The New York Times published an article this week titled “Prenatal Care May Look Very Different After Coronavirus.” The title is spot on. Coronavirus is forcing OB-GYNs to deliver care out of the clinic and into the home, and in the course of the transition providers have discovered a value in virtual care that extends far beyond the needs of a pandemic world.
But while coronavirus may very well be virtual care’s accelerant to wholesale adoption, what the article fails to identify are the forward-looking innovators and doctors who have seen its potential for years, and have been implementing virtual care in their practices with great success.
Babyscripts has been rethinking prenatal and postpartum care since 2014. We started our organization on the theory that low risk pregnancies could utilize technology (a mobile app and remote monitoring devices) to reduce the number of in-person appointments, while leveraging tools to identify risk more quickly when the patient is outside of the clinic.
After two research studies, clinical adoption of our program and expansion to dozens of health systems across the country, we confirmed the efficacy of our program and the impact our tools have on improving patient satisfaction, reducing the cost and improving the quality of care.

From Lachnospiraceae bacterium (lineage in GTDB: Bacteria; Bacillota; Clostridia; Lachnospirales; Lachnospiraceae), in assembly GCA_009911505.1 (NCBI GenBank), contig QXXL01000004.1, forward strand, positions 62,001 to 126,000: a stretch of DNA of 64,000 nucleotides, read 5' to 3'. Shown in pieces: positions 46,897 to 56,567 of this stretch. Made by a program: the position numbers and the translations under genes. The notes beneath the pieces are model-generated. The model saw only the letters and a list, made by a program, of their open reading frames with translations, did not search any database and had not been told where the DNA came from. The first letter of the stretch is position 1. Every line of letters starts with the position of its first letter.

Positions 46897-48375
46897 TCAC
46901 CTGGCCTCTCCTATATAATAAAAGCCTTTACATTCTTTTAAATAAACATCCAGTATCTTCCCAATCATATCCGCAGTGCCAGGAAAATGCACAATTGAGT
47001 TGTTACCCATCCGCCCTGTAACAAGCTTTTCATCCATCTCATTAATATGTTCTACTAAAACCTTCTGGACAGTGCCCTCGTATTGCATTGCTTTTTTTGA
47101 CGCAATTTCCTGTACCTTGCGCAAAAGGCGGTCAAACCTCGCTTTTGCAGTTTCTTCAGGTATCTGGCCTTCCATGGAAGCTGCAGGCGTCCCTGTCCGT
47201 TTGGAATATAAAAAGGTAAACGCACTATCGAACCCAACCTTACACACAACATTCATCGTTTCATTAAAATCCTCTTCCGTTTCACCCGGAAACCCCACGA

With the loss of a patient/provider connection a primary concern for providers looking to implement virtual care, we surveyed our patients to evaluate their satisfaction rates. We found that, despite seeing their provider less in a reduced in-person prenatal schedule, moms reported high rates of satisfaction — busting the myth that less visits result in weakened connections.
In 2016, we realized that a large portion of the pregnant population was not being served by virtual care solutions. The socioeconomically at-risk — those most impacted by maternal mortality and morbidity — are prevented by current reimbursement practices from receiving access to virtual care.
Without reimbursement codes, we worked hard to find a creative way to deliver Babyscripts to vulnerable patients by way of payment through the Medicaid plan, while still providing the impact of a point-of care clinical solution. Washington DC has been ground zero for this project: AmeriHealth Caritas DC and Amerigroup, the two largest Medicaid plans in DC, now cover the cost of Babyscripts for patients who access care at the main medical centers in the District. We also have a similar structure with Medicaid plans in Pennsylvania.
It took the public health crisis of COVID-19 to move rethinking maternal healthcare into the spotlight — if only the healthcare industry had been similarly moved by the public health crisis of maternal mortality, perhaps we would be further along in the fight.